In January, the federal environment minister issues a finding of Imminent Threats to Recovery of the Wabasca and Ronald Lake wood bison populations. The imminent threat cited for Wabasca is unregulated hunting, with less than 20 individuals remaining. This population remains in very grave danger of extirpation. The imminent threats to Ronald Lake bison are cited as contracting bovine diseases from Wood Buffalo National Park bison, and range loss from proposed industrial activities. With a February 2020 decision by Teck Resources to withdraw its proposed mine, Ronald Lake bison receive a much-needed reprieve from their largest looming danger, but much more remains to be done to secure this population.
Alberta Wilderness Association chairs the Great Plains Conservation Network (GPCN) which has a Bison Working Group. “This working group includes GPCN partners across the plains engaged in bison restoration and large-scale prairie habitat protection. Efforts by committee members include promoting collaboration with Native American tribes with established conservation or cultural herds, national parks with bison as wildlife, the American Prairie Reserve and other partners with a high potential for bison restoration and an increased awareness of the importance of recognizing bison as wildlife. The Bison Committee supports the development of a strategy to establish a network of prairie reserves across multiple states from Mexico to Canada, where additional bison conservation herds could be established. The Committee is also engaged in cooperative efforts for creating a program for the translocation of bison from Yellowstone National Park—animals of high genetic value—to conservation herds on tribal and public lands across the Great Plains.” (GPCN website, 2020)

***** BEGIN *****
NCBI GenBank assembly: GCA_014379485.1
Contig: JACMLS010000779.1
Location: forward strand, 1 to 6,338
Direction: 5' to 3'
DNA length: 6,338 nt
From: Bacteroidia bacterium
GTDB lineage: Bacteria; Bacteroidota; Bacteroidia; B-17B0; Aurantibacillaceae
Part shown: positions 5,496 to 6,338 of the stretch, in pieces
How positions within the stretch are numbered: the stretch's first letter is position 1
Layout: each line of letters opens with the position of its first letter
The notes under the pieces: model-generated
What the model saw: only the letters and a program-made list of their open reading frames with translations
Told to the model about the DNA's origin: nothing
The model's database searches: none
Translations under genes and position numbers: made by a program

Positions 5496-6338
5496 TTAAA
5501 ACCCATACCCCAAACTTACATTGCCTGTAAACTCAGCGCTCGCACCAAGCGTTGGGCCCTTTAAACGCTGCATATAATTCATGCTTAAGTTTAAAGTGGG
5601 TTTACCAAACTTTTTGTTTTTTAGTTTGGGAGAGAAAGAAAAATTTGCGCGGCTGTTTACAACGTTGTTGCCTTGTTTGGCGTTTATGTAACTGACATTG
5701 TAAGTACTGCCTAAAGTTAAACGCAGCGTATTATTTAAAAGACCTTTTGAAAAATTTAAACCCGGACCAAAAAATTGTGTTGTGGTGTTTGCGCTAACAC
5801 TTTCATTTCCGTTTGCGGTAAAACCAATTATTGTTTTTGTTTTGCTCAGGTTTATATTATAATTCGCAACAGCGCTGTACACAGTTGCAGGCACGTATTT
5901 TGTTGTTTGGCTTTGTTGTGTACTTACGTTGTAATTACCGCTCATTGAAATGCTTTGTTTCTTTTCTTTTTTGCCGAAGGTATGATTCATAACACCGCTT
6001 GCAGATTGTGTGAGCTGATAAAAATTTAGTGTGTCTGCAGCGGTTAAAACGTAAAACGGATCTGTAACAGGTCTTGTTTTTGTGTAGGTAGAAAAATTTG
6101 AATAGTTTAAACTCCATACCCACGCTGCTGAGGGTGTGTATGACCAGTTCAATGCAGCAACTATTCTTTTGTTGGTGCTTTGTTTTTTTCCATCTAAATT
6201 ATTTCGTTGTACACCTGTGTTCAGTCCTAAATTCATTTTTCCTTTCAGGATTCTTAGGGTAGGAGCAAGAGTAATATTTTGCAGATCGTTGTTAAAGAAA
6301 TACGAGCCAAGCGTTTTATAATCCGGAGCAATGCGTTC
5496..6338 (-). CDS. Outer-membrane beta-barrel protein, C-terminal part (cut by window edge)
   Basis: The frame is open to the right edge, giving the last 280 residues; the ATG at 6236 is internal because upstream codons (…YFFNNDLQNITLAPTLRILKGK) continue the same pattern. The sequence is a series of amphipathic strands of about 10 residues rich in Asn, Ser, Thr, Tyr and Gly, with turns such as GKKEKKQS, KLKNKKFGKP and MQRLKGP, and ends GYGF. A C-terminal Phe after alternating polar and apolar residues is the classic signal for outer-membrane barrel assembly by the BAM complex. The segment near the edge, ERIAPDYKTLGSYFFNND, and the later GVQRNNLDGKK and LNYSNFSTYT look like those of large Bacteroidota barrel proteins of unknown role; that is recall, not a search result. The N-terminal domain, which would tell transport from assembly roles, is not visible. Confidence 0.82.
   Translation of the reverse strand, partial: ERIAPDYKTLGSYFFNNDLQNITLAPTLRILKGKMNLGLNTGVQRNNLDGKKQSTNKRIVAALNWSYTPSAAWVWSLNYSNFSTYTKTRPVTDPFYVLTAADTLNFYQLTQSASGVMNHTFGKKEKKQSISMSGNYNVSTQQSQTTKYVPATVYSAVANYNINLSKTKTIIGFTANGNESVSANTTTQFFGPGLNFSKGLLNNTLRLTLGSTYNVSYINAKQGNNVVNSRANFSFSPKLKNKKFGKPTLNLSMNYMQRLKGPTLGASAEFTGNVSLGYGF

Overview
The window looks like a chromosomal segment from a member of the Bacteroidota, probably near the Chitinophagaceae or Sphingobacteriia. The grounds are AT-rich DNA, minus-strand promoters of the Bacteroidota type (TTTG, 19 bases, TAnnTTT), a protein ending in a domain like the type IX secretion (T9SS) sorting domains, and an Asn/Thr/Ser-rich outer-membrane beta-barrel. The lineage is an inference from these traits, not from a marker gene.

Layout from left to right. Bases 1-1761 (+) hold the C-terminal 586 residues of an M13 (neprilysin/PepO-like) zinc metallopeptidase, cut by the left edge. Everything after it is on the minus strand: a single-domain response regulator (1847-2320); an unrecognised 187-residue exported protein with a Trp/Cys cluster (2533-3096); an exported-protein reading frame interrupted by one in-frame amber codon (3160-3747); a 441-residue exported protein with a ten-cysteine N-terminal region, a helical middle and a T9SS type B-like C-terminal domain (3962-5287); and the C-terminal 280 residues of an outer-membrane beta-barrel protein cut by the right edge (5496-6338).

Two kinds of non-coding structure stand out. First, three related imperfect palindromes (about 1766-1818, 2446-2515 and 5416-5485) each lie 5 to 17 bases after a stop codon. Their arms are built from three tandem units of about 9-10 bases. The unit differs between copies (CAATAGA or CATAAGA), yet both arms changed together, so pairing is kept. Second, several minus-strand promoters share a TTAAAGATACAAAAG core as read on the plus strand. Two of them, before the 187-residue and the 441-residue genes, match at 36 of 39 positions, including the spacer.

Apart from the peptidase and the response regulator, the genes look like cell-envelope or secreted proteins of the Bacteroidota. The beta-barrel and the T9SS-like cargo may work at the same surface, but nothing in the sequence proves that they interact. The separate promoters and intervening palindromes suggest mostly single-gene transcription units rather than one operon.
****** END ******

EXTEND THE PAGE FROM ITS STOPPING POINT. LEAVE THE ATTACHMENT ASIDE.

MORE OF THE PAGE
In August, AWA meets with provincial wildlife managers to express concerns about the most vulnerable wood bison populations. Over the following months, AWA publicly urges the federal government not to approve Teck Resources’ Frontier Oil Sands Mine due in part to the significant areas of the Ronald Lake bison range that the mine would destroy.
In December, the Government of Alberta announces plans to create a Ronald Lake Bison Herd Cooperative Management Board. AWA accepted the opportunity to sit on this Board. The Board is to provide advice relating to the sustainability of the herd, including